IN THE HEYDAYS OF HIS EYES
(taut jeans dancing)

An Anthology of Poetry about Being Young and Growing Up
 
 
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BROKEN MOON
for Emma

Carole Satyamurti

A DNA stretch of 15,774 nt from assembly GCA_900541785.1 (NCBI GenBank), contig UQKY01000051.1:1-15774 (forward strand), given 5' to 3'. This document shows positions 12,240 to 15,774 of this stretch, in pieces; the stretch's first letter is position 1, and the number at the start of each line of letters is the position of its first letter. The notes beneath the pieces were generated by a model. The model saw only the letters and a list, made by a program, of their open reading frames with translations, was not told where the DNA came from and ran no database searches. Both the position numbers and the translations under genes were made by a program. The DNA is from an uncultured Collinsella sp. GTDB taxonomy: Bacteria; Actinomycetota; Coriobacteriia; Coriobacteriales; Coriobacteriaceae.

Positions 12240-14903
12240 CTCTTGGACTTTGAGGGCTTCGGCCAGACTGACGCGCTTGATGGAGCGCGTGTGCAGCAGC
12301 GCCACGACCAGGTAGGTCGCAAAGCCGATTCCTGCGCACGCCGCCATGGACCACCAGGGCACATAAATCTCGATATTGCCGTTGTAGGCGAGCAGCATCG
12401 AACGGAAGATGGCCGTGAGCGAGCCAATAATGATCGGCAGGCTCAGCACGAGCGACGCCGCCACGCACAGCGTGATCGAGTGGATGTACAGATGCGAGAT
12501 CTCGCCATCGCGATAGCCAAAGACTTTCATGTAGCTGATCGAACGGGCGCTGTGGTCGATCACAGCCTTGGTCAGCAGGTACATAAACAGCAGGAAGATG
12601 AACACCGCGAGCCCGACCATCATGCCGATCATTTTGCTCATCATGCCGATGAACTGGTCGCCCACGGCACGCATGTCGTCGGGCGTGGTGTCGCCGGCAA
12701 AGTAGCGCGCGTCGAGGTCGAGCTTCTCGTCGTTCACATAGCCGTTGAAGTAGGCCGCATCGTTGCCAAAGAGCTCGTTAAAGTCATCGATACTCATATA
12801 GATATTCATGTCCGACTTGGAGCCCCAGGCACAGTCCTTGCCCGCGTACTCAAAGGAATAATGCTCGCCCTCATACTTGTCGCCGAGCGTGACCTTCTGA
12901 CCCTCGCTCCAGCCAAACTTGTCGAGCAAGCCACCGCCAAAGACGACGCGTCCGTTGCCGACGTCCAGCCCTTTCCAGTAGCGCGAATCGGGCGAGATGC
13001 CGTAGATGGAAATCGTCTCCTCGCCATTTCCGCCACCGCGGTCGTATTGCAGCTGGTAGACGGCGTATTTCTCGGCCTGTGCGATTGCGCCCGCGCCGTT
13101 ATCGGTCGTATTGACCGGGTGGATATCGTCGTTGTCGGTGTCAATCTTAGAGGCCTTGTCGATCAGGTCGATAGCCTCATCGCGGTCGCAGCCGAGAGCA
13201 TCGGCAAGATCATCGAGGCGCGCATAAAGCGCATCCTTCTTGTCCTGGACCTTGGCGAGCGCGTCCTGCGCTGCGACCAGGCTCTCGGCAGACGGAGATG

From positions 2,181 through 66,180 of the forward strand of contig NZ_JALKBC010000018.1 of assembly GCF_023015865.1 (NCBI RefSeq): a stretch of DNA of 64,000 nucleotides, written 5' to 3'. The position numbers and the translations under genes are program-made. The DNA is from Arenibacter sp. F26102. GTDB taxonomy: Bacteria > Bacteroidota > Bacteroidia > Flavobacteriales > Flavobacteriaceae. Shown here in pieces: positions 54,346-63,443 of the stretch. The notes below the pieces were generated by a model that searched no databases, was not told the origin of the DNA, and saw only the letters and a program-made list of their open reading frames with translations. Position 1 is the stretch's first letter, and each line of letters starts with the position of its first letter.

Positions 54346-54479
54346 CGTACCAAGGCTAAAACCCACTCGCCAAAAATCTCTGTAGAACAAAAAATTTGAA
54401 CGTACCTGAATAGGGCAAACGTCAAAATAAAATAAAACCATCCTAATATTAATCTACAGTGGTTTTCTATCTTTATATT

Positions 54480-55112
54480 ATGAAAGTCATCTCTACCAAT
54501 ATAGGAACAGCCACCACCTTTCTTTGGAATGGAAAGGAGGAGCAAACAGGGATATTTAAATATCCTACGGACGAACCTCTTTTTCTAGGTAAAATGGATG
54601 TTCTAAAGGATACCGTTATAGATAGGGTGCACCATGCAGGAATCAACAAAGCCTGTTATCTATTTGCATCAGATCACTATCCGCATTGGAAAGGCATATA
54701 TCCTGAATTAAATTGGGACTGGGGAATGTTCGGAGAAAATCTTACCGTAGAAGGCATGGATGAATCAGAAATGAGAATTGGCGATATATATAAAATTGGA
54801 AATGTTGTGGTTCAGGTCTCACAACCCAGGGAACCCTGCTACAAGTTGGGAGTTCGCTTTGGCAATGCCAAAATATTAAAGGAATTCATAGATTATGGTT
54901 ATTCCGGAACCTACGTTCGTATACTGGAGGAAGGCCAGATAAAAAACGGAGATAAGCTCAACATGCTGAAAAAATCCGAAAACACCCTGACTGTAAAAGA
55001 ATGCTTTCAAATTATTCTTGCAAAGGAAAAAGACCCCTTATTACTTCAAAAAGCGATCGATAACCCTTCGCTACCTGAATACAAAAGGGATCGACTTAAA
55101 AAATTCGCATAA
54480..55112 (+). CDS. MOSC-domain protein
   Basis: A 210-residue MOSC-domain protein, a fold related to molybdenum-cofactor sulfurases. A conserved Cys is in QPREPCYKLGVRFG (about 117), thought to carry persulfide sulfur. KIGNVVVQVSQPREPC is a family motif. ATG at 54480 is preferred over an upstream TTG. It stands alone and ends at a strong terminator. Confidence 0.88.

Twelve, small as six, strength, movement, hearing all given in half measure, my daughter, child of genetic carelessness, walks uphill, always. I watch her morning face; precocious patience as she hooks each sock, creeps it up her foot, aims her jersey like a quoit. My fingers twitch; her private frown deters. Her jokes can sting: 'My life is like dressed crab --lot of effort, rather little meat.' Yet she delights in seedlings taking root, finding a fossil, a surprise dessert. Chopin will not yield to her stiff touch; I hear her cursing. She paces Bach exactly, firm rounding of perfect cadences. Somewhere inside she is dancing a courante. In dreams she skims the sand, curls toes into the ooze of pools, leaps on to stanchions. Awake, her cousins take her hands; they lean into the waves stick-child between curved sturdiness. She turns away from stares, laughs at the boy who asks if she will find a midget husband. Ten years ago, cradling her, I showed her the slice of silver in the sky. 'Moon broken,' she said.

 
 
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